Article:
The decline of traditional tā moko (Māori tattoo) and its modern-day revival is explored in a compelling story of survival, self-determination, courage, healing and reclamation of identity.

MOKO features tā moko artists, Māori academics, and wearers of tā moko speaking directly to issues of colonisation, intellectual property rights, and the tikanga that guides and defines tā moko in Aotearoa.

Director Jessica Sanderson (Ngāti Kahungunu ki Heretaunga, Te Ātiawa) describes working on MOKO as one of the most challenging, humbling, and privileged experiences of her life.

“I have revered moko since I was very little. I loved looking at paintings of my tūpuna, who wore moko. Like most of us though, it came with a tinge of sadness about why I saw such a beautiful taonga so rarely on the living,” says Jessica Sanderson.

“This series is a peak into the world of moko and I hope this series inspires those who want to know more, to start within their own rohe and wānanga there – I know that’s what this experience has done for me. The pull to go home, to reconnect and learn more about our tūpuna has never been stronger.”

Producer, Lara Northcroft (Te Arawa, Tūwharetoa, Waikato) says tā moko – mataora and moko kauae – were worn with pride and honour and signified one's role in their hāpu or iwi. It could proclaim a person’s achievements in life – what they were good at, what they had done, where they were from.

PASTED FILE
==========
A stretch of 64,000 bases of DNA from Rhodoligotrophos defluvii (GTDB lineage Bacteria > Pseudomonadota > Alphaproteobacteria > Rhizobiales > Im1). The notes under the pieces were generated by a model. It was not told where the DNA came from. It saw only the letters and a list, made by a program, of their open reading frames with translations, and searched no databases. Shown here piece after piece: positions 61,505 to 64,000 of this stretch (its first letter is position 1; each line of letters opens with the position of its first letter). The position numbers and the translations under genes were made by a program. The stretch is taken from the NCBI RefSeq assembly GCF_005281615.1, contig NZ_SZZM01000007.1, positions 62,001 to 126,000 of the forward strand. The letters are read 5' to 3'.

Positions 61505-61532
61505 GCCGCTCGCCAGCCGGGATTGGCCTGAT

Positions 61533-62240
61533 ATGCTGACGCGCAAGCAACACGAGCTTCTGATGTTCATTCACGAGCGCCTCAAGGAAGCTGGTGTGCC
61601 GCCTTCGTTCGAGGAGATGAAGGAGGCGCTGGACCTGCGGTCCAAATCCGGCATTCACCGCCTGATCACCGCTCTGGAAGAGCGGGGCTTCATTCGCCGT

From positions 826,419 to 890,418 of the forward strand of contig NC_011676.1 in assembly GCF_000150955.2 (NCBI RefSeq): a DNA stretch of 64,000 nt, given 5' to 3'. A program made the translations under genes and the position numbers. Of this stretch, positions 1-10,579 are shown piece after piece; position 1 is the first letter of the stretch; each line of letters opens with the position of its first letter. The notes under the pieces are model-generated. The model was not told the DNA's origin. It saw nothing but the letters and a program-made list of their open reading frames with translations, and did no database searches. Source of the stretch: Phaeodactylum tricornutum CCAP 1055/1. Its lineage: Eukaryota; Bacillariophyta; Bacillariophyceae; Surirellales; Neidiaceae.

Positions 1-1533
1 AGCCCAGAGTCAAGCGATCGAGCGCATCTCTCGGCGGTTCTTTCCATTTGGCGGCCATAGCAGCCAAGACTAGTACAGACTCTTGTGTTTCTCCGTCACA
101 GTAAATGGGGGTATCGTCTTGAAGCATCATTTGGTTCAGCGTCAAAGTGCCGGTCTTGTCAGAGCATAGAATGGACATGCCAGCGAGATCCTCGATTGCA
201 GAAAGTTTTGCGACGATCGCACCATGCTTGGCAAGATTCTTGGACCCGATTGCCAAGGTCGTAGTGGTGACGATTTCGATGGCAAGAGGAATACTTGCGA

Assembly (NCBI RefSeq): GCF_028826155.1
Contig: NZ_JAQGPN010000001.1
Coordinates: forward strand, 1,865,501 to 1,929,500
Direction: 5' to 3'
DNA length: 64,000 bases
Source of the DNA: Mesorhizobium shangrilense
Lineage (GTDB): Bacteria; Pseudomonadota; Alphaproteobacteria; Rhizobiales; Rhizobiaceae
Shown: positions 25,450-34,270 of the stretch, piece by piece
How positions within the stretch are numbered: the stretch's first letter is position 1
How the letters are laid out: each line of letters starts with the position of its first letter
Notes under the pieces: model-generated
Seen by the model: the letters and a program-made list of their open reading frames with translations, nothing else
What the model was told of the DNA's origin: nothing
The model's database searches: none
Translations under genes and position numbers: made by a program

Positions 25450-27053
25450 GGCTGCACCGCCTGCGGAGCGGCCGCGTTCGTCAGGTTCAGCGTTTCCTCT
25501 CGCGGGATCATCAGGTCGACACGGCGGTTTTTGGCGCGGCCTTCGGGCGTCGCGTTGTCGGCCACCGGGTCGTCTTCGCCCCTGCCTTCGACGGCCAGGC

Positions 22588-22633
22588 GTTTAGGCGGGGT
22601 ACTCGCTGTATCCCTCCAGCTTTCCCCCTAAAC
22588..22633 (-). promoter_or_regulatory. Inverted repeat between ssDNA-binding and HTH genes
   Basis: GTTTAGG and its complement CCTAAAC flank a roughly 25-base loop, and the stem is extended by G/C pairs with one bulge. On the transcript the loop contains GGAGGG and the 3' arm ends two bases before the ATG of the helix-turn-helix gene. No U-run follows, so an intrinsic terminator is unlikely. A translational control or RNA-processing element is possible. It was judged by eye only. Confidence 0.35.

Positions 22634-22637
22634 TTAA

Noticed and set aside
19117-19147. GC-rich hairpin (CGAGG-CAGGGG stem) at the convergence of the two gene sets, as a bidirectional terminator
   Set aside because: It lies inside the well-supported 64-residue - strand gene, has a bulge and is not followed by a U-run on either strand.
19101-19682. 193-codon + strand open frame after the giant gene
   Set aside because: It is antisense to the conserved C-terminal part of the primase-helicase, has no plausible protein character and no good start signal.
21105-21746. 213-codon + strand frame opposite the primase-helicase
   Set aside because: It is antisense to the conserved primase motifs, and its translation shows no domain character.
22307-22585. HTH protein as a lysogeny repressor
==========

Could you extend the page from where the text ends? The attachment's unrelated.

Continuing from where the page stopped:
Northcroft says tā moko was one of the first things to be discouraged through colonisation and missionary influence.

“The newly dominant culture saw it as ‘uncivilised’, and so it was largely lost. Its revival was a conscious decision by different groups to bring this taonga back to life,” says Lara Northcroft.

Northcroft believe the series will spark conversation and debate,

“As Māori we are not all the same, it was important to me that the series be a collection of voices and views on this kaupapa – from different rohe across the motu. We all have our own relationship to moko and we wanted to honour that difference.”  

This series MOKO premieres Monday 16 May at 7.30 PM on Whakaata Māori and Māori+.

Coming up on MOKO:

EPISODE 1 – Monday 16 May 2022 at 7.30 PM: ORIGINS & DECLINE

What are the origins of moko and why did the visibility of this taonga decline.

EPISODE 2 – Monday 23 May 2022 at 7.30 PM: MODERN REVIVAL

The modern revival of moko – the conscious decision by different groups to bring this taonga back.

EPISODE 3 – Monday 30 May 2022 at 7.30 PM: ARTISTS TODAY

The new generation of moko artists – the pathway has been made easier for them by the first wave, but challenges remain.

EPISODE 4 – Monday 6 June 2022 at 7.30 PM: KAPA HAKA & PUHORO

The special role kapa haka has played in the revival of moko. The significance of puhoro and the healing paradigm of moko is shared.

EPISODE 5 – Monday 13 June 2022 at 7.30 PM: FASHION & TAUIWI

Moko is perceived as "fashionable" to some – celebrities and tauiwi take up moko and the kupu "kirituhi" emerged. What is the right way for tauiwi to engage with moko?

EPISODE 6 – Monday 20 June 2022 at 7.30 PM: TĀWĀHI

Moko artists from Aotearoa attend 'Tatau i Mo'orea'. Gathering and sharing their art with artists from around the world, unexpected and heated debates arise.


What are the boundaries with the taonga of moko – artists and academics debate. What is the hope for the future?

EPISODE 8 – Monday 4 July 2022 at 7.30 PM: MOKO KANOHI

Moko kanohi wearers share their journey and their vision for a future.